This study is a re-evaluation, using ridge-counts, of the relationship between finger dermatoglyphics and handedness. It shows, like earlier studies using pattern types, that the difference between left and right handers is small. Comparison of mean ridge-counts between the handedness groups produced only one significant difference in males and three in females. Comparison of variances and correlations between handedness groups show more marked differences than means. Left handers are characterized by lower variances and lower correlations between ridge-counts on different digits. This indicates that left handers show greater within group homogeneity than right handers, but higher levels of within individual variation. These findings do not permit a choice between genetic and environmental hypotheses, but they clearly show that early prenatal development plays a role in the etiology of handedness.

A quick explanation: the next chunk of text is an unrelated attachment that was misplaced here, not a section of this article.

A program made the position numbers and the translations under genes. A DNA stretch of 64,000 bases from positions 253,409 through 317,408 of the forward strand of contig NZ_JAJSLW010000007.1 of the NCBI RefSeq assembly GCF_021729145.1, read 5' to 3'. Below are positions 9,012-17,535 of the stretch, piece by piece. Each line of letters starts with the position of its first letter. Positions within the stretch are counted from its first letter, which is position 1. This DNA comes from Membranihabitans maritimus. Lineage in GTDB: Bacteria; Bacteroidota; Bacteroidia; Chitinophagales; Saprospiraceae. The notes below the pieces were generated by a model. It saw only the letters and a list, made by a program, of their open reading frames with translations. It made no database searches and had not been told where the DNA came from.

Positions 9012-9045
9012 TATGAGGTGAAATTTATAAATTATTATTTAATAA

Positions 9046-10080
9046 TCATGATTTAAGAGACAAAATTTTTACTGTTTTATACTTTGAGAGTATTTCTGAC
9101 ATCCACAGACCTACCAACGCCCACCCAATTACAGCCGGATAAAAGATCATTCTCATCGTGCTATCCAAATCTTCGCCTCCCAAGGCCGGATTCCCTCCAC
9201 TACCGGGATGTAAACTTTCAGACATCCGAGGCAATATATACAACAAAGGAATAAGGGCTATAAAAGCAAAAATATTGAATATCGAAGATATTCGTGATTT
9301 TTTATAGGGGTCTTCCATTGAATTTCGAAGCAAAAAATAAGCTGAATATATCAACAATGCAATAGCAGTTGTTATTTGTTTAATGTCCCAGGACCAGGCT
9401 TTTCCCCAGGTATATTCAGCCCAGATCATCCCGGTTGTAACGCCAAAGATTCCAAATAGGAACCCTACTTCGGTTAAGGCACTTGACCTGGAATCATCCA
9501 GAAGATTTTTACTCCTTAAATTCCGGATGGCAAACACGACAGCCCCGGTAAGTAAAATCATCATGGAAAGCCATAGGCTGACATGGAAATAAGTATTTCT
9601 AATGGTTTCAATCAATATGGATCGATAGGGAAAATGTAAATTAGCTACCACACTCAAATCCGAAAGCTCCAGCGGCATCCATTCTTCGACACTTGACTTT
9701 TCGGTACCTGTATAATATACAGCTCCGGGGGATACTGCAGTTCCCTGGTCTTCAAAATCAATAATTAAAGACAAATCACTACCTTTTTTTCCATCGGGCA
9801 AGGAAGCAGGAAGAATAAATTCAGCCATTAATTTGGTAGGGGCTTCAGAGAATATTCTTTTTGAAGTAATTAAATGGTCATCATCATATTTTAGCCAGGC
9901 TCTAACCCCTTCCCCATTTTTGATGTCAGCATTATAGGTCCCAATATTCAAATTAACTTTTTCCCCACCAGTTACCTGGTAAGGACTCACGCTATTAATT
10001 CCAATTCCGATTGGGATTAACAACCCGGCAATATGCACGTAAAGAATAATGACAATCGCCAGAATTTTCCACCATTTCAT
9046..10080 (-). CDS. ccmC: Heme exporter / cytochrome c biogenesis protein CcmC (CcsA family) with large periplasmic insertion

Jantz, Richard L.; Fohl, Fred K.; and Zahler, James W.
"Finger Ridge-Counts and Handedness,"
1, Article 10.
Available at: https://digitalcommons.wayne.edu/humbiol/vol51/iss1/10